Testa v. Becker, No. 17-1826 (2d Cir. 2018)

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Justia Opinion Summary

Plaintiff filed suit against the plan administrator for Xerox under the Employee Retirement Income Security Act (ERISA) for denial of benefits and breach of fiduciary duty. The Second Circuit held that plaintiff's denial of benefits claim was untimely and that the administrator, not plaintiff, was entitled to summary judgment on the fiduciary duty claim.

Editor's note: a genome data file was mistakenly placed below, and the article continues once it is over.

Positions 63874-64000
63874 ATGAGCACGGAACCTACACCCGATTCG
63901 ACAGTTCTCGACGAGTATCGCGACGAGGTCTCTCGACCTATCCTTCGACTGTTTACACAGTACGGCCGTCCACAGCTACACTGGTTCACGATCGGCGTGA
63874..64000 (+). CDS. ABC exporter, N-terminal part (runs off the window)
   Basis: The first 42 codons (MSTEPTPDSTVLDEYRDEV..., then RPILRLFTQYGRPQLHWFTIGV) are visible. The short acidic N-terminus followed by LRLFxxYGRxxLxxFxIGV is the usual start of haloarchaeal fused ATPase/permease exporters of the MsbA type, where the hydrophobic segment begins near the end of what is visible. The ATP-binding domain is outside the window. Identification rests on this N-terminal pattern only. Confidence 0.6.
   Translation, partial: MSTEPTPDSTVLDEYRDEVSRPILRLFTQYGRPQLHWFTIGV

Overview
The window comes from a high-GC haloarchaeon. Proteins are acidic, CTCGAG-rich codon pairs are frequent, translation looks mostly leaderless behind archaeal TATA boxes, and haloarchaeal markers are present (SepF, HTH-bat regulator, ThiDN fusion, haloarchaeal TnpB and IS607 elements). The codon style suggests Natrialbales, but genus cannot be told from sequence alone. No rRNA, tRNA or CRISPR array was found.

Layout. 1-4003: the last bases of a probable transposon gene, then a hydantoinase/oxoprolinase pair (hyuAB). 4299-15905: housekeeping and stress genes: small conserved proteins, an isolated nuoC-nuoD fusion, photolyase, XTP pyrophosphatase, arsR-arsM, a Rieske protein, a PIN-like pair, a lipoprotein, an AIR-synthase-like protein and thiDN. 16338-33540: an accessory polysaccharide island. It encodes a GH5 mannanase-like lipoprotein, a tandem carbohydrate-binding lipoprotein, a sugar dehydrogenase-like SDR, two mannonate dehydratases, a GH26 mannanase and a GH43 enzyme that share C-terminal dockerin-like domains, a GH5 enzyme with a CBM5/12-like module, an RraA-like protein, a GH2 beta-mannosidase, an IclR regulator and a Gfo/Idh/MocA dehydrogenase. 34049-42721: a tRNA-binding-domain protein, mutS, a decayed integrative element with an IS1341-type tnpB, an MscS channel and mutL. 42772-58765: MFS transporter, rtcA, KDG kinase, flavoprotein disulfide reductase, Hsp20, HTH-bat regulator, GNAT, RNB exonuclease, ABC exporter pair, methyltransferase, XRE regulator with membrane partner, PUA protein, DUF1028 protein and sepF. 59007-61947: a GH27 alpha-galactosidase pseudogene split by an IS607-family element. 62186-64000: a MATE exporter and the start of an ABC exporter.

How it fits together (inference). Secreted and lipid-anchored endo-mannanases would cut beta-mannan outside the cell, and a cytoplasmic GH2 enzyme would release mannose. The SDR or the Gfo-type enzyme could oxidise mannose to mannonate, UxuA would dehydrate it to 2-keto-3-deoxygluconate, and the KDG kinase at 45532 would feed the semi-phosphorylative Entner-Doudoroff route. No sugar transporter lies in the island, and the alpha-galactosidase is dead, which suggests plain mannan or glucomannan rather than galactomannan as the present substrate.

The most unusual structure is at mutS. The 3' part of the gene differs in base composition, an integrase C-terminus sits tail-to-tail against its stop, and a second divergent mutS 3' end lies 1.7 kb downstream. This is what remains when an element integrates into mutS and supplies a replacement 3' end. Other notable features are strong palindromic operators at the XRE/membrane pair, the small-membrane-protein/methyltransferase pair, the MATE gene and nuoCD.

The court held that a litigant may not bring a denial‐of‐benefits claim under ERISA when the limitations period is six years and his claim accrued twelve years before he sued. The court also held that Frommert v. Conkright, 433 F.3d 254 (2d Cir. 2006), did not order the plan administrator not to apply the so‐called "phantom account offset" to plan participants who did not bring timely denial of benefits claims. Accordingly, the court affirmed in part, reversed in part, and remanded for directions to enter judgment for the administrator and the Xerox Plan.